Red meat and breast cancer

My colleagues at the Knight Science Journalism Tracker and the Health Behavior Blog kindly summed up some of the news coverage of the new finding from the Nurses' Health Study II, that women who ate red meat regularly in their 20s through 40s were at higher risk of breast cancer. I was probably too busy feeling smug about having all but given up beef in my 20s to get exercised about yet another single observational risk-factor epidemiology study.

Disparities redux

Reuters reported this week on a study at the eminent Duke University Hospital in Durham, NC, home to a proud history of psychosocial research. The study showed that black men treated for heart disease at the hospital had lower mortality than white men treated there, even though their younger average age should have made up for lower scores on other factors that aggravate heart disease. This study was apparently reported at a meeting, and I am loath to report on items where I can't look at the data, but with luck I'll get a chance to see this one in print soon. In any case, it's illustrative of an important aspect of health disparities: possible effects on health outcomes from discrimination on the part of providers. Again, no details available; I include it merely as food for thought.

And this just in from the same meeting: a study showing that whites receive cardiopulmonary resuscitation for heart attacks more often than blacks, possibly because blacks are less likely to get CPR training than whites. A little more straightforward than the previous example, perhaps.

Sin taxes and the AMA

The AP reported yesterday that the American Medical Association declined to endorse a proposal to tax soft drinks. Apparently they were uncomfortable with a Federal tax, but it's unclear why. Taxing cigarettes is the most effective way to prevent smoking, so it stands to reason that taxing soft drinks would work the same way to help prevent obesity. But wait a second - we know that preventing smoking protects health, but how good is the evidence that preventing soft drink consumption prevents obesity or, more importantly, actual health endpoints such as diabetes? That may be where the AMA's resolve weakened. Still, I'd like to have been in the room when the issue was debated.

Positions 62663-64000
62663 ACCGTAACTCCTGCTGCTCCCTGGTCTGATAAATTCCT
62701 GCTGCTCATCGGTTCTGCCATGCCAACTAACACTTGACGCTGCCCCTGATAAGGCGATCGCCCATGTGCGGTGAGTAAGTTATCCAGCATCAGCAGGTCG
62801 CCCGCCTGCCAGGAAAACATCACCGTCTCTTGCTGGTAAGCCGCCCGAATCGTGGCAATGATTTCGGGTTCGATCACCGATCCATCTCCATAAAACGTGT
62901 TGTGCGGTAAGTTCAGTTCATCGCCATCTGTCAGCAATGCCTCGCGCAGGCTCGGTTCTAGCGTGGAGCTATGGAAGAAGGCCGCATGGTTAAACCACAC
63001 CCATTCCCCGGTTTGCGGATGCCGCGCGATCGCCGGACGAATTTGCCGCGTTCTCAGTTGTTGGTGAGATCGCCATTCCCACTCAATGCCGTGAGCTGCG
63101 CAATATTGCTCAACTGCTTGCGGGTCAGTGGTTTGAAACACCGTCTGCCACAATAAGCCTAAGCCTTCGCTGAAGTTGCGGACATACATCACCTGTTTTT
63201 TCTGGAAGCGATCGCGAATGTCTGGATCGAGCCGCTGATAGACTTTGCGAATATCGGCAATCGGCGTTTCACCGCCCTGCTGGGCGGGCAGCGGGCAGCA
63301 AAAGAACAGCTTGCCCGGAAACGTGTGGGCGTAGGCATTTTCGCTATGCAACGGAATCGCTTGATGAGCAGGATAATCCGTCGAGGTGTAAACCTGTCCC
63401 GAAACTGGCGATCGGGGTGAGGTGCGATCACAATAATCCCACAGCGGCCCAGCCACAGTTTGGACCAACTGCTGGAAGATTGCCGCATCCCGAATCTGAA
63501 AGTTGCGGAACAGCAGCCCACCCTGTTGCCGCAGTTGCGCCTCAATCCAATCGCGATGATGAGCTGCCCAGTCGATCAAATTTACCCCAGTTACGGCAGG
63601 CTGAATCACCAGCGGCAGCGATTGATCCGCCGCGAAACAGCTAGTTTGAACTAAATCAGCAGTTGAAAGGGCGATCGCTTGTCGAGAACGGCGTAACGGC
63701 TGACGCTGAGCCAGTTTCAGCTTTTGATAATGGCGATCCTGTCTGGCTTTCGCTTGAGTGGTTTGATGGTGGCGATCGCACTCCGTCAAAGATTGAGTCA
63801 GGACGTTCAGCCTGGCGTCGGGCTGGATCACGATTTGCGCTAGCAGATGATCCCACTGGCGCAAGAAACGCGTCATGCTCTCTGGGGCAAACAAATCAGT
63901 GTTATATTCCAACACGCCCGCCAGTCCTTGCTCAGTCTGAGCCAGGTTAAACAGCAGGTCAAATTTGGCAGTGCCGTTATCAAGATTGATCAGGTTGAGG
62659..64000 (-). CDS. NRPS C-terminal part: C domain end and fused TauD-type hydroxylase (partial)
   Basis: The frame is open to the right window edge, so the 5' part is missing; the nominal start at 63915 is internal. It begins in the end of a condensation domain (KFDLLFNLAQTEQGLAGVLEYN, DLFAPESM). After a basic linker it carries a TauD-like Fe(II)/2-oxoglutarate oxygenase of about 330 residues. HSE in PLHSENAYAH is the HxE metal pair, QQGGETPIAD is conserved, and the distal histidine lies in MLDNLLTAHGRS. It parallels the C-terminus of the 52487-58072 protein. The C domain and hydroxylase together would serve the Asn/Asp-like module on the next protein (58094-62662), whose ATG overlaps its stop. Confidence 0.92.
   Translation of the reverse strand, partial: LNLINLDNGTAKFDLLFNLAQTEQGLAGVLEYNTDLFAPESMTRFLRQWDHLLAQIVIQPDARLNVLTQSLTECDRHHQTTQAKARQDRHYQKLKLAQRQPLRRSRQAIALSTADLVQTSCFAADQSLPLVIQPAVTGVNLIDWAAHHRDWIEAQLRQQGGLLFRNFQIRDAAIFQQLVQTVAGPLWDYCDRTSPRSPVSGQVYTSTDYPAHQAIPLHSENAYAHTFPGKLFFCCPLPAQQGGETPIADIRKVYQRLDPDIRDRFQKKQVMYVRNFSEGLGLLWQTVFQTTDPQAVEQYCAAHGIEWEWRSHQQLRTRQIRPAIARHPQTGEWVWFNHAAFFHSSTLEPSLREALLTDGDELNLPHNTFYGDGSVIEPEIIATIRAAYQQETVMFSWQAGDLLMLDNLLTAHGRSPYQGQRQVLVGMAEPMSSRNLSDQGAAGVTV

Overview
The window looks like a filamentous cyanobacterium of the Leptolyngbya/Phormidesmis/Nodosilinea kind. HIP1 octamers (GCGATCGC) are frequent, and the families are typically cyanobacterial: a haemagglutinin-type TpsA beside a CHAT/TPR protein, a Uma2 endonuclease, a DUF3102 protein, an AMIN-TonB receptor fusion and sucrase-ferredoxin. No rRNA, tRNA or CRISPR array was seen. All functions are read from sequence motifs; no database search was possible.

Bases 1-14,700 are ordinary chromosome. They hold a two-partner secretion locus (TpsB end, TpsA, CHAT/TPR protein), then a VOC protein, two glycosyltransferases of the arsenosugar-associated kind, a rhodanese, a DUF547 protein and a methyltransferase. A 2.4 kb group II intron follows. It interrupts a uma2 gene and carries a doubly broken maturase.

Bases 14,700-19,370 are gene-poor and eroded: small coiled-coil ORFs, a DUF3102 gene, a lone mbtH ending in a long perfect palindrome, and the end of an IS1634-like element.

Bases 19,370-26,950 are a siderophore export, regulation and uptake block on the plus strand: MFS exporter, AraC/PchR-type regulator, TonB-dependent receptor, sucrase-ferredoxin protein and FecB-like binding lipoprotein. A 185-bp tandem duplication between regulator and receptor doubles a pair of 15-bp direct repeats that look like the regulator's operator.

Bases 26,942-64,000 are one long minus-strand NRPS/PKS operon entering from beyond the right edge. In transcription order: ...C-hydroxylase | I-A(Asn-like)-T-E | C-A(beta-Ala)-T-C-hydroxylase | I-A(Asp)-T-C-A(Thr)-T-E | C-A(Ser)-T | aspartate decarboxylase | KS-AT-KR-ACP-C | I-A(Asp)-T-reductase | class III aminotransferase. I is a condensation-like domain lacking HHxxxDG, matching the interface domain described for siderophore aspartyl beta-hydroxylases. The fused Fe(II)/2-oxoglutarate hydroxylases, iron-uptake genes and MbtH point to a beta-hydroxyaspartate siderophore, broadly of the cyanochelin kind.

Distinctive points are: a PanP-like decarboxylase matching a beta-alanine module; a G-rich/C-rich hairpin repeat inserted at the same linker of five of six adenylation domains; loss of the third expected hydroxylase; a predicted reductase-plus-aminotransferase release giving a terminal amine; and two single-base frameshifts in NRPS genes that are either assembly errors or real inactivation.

Sunday, November 05, 2006

Thinking about health disparities

A number of new research articles and news stories recently have spurred me to think about how we think about the disparities in health, and what this vague term means. According to Wikipedia, the U.S. Health and Resources Services Administration (HRSA) defines it health disparities as "population-specific differences in the presence of disease, health outcomes, or access to health care." These populations are usually defined by race, ethnicity, age, sex, insurance status, rural vs. urban residence, and/or socioeconomic group.

I think of health disparities as an element of quality, or the lack thereof. Sure, everyone may be getting the same (poor-quality) health care. It's more likely that poor quality health care is seen more often in some populations than others, via reduced access to quality care (which could take many forms, from underinsurance to language barriers) or via discrimination (which can also affect health in ways unrelated to health care per se). Often, when you look at health outcomes, it's hard to tease apart the relative roles of access, discrimination, and other factors. Because access to quality care for everyone is (or should be) a priority, however, much good research is emerging on differences in care between different populations. But it isn't easy, as this post by my blogging colleague Cervantes points out, starting with the difficulties of defining ethnic populations.

Here are a few recent articles, which I chose because they illustrate different levels at which disparities are manifested:

Mays and colleagues review research on the psychological/physical effects of discrimination on health outcomes. A press release on this article explains the general mechanism of effect of discrimination thus: